The twelfth of April, 2011: repeating what we all know

Aldous Huxley on printing:

Machines exist: let us then exploit them to create beauty – a modern beauty, while we are about it. For we live in the twentieth century; let us frankly admit it and not pretend that we live in the fifteenth. The work of the backward-looking hand-printers may be excellent in its way; but its way is not the contemporary way. Their books are often beautiful, but with a borrowed beauty expressive of nothing in the world in which we happen to live.

They are also, as it happens, so expensive, that only the very rich can afford to buy them. The printer who makes a fetish of hand-work and medieval craftsmanship, who refuses to tolerate the machine or to make any effort to improve the quality of its output, thereby condemns the ordinary reader to a perpetuity of ugly printing. As an ordinary reader, who cannot afford to buy hand-made books, I object to the archaizing printer. It is only from the man with the machine that I can hope for any amelioration of my lot as a reader.

Good points (and it’s true, by the way, that Huxley was a fairly ordinary reader, financially speaking: he left just over £14,000 in his will). That’s from Huxley’s introduction to Printing of Today, O. Simon and J. Rodenberg (Harper & Bros, 1928). He goes on to explain how the printer is compelled to be unoriginal (‘He must content himself with refining on the ordinary, accepted terms of commerce’). Huxley suggests that we ‘read too much and too easily’ (a point made elsewhere in Clutterbuck by Karel Capek), but concludes that ‘it is the author’s business to make reading less facile, not the printer’s’.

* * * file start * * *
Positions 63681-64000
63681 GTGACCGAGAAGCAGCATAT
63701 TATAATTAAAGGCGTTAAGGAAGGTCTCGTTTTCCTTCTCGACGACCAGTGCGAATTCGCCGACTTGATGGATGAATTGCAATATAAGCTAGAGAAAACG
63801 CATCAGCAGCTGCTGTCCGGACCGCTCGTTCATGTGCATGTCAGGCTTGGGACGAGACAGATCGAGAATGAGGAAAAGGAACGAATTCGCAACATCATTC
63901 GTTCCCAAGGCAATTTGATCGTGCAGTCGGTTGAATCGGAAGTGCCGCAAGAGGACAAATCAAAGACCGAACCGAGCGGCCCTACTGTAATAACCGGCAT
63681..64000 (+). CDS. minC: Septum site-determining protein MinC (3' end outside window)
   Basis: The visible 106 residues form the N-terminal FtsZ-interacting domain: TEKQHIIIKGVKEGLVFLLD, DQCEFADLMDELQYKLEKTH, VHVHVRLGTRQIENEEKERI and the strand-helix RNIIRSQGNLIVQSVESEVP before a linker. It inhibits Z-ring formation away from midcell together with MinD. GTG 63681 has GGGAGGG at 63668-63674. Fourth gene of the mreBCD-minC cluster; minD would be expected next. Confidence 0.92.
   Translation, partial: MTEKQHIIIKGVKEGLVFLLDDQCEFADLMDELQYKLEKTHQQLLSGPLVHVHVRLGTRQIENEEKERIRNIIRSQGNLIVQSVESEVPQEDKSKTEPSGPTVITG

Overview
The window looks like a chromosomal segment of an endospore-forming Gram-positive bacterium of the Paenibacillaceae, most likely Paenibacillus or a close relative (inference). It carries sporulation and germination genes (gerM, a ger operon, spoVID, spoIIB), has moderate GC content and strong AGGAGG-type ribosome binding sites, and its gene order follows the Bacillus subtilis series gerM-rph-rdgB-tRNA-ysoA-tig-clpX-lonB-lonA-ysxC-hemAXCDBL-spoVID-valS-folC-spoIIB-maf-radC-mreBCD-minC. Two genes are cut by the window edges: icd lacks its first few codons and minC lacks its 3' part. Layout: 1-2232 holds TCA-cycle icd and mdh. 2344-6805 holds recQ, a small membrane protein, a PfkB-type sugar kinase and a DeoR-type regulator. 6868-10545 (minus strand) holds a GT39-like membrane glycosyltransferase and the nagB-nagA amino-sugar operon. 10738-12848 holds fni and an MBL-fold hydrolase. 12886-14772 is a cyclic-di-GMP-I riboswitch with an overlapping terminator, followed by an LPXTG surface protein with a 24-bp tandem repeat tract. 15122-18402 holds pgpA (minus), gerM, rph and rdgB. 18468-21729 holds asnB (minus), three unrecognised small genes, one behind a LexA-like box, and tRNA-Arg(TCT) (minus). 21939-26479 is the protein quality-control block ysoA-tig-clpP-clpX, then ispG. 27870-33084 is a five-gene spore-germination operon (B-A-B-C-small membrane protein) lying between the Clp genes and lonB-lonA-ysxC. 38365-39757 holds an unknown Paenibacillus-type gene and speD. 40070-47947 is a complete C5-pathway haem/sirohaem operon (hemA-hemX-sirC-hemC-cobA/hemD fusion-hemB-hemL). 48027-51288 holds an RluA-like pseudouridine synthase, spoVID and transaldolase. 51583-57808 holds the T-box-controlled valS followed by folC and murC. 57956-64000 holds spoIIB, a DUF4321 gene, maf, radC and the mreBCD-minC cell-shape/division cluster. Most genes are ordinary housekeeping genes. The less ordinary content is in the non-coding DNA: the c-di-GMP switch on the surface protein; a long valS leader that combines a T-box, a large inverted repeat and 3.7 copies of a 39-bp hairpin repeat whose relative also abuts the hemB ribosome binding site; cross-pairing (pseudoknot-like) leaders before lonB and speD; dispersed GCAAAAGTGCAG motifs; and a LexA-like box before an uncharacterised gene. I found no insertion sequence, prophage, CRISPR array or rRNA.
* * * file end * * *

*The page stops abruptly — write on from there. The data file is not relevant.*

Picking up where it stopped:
If the author concentrated more matter into the same number of sentences, his readers would have to read more carefully than they do at present.

I quite agree. The point about originality brought to mind a typically sage observation from Saul Bellow:

It is sometimes necessary to repeat what we all know. All mapmakers should place the Mississippi in the same location, and avoid originality.

That’s from Mr Sammler’s Planet (1969).

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